The author’s custody battle highlights the oppression of divorced fathers in this rancorous memoir.
Wesley Weiss, hero of this slightly fictionalized account of the author’s hideous mid-1980s divorce and its aftermath, finds himself in a war for the hearts and presence of his three young daughters. His adversary is his ex, “Dea,” whose vengefulness approaches that of her mythic namesake. The main front is Dea’s efforts to curtail Wes’ access to their kids through tactics manifold and devious—sudden changes in visitation schedules, frosty hand-overs that make every outing between father and daughters feel like a prisoner exchange at the Berlin Wall, the cutting off of phone and mail contact, false charges of child abuse over a skinned knee. Every detail of Wes’ paternal doings is governed by fraught (and often eye-glazing) negotiations and judicial proceedings supervised by expensive lawyers and court-appointed therapists. Worst of all is the “parental alienation” caused by Dea’s poisoning of the kids’ feelings toward Wes; every estranged dad will feel a pang of recognition at his awkward relationship with his once-loving daughters, who grow so sullen, aloof and militantly resistant to his overtures that bystanders mistake him for a predator stalking them. The author, a psychology professor and fathers’-rights activist, hangs on this narrative a lengthy indictment of Wisconsin divorce law and society’s disparagement of the male parental role. (In a subplot, Wes launches a second custody battle when he is misled by a married woman’s promises into begetting a son.) There’s a palpable bitterness at what Wiederholt perceives as female deceit and manipulation, feminism’s double standards and bias in the legal system. Wes resents wives who expect husbands to support them financially and girlfriends who want boyfriends to pay for dates; he takes to filing spiteful nuisance motions and gloats when a judge dies of cancer. The reader senses that there may be another side to the story that isn’t coming through. Still, Wiederholt crafts a moving evocation of a divorced father’s feelings of anguish and ostracism.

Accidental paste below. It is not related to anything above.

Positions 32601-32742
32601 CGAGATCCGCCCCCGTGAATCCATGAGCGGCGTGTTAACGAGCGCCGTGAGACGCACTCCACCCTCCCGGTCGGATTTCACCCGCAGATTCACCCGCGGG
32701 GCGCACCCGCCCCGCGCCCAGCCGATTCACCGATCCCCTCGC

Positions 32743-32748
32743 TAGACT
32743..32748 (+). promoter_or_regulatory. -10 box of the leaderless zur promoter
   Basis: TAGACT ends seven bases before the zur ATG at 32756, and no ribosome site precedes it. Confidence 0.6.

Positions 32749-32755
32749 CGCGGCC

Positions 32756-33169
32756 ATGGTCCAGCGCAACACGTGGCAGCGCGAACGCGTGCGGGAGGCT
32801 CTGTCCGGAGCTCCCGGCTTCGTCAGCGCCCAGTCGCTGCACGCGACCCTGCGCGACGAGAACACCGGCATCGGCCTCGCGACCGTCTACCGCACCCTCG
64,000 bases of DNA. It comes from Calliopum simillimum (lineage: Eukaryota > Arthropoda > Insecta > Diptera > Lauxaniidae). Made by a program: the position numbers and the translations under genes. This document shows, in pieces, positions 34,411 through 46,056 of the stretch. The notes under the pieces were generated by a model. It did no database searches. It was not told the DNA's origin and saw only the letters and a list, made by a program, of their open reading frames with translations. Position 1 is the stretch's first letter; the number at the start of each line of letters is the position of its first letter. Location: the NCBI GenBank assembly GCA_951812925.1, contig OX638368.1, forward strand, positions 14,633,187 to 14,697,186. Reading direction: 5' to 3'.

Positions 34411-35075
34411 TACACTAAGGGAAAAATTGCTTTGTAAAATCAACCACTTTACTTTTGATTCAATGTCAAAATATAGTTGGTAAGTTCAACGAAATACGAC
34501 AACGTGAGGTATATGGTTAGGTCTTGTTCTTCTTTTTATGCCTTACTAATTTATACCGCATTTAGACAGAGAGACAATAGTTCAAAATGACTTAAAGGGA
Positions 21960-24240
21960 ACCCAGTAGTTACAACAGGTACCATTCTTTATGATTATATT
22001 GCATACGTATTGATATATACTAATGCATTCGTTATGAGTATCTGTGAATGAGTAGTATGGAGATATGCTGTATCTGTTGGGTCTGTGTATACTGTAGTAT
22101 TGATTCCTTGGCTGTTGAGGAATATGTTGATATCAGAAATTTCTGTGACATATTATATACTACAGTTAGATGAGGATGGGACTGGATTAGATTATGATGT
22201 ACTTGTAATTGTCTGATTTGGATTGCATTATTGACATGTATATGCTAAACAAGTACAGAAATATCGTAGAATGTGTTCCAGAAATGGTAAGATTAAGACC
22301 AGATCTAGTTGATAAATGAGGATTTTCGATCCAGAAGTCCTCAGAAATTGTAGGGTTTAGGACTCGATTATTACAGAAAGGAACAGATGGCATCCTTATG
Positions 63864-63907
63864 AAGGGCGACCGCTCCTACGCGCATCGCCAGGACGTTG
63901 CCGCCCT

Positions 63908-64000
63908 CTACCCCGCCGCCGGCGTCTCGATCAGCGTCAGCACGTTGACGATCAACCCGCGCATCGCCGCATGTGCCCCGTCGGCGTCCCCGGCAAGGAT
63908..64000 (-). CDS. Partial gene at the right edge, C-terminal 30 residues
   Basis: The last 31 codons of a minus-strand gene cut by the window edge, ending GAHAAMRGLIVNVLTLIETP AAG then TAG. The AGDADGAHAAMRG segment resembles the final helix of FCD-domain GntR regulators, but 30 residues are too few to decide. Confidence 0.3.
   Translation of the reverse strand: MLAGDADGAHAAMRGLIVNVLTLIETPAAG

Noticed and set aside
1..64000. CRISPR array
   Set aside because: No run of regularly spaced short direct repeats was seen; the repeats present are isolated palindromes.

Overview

A vivid, if one-sided, saga of familial disaffection and twisted justice.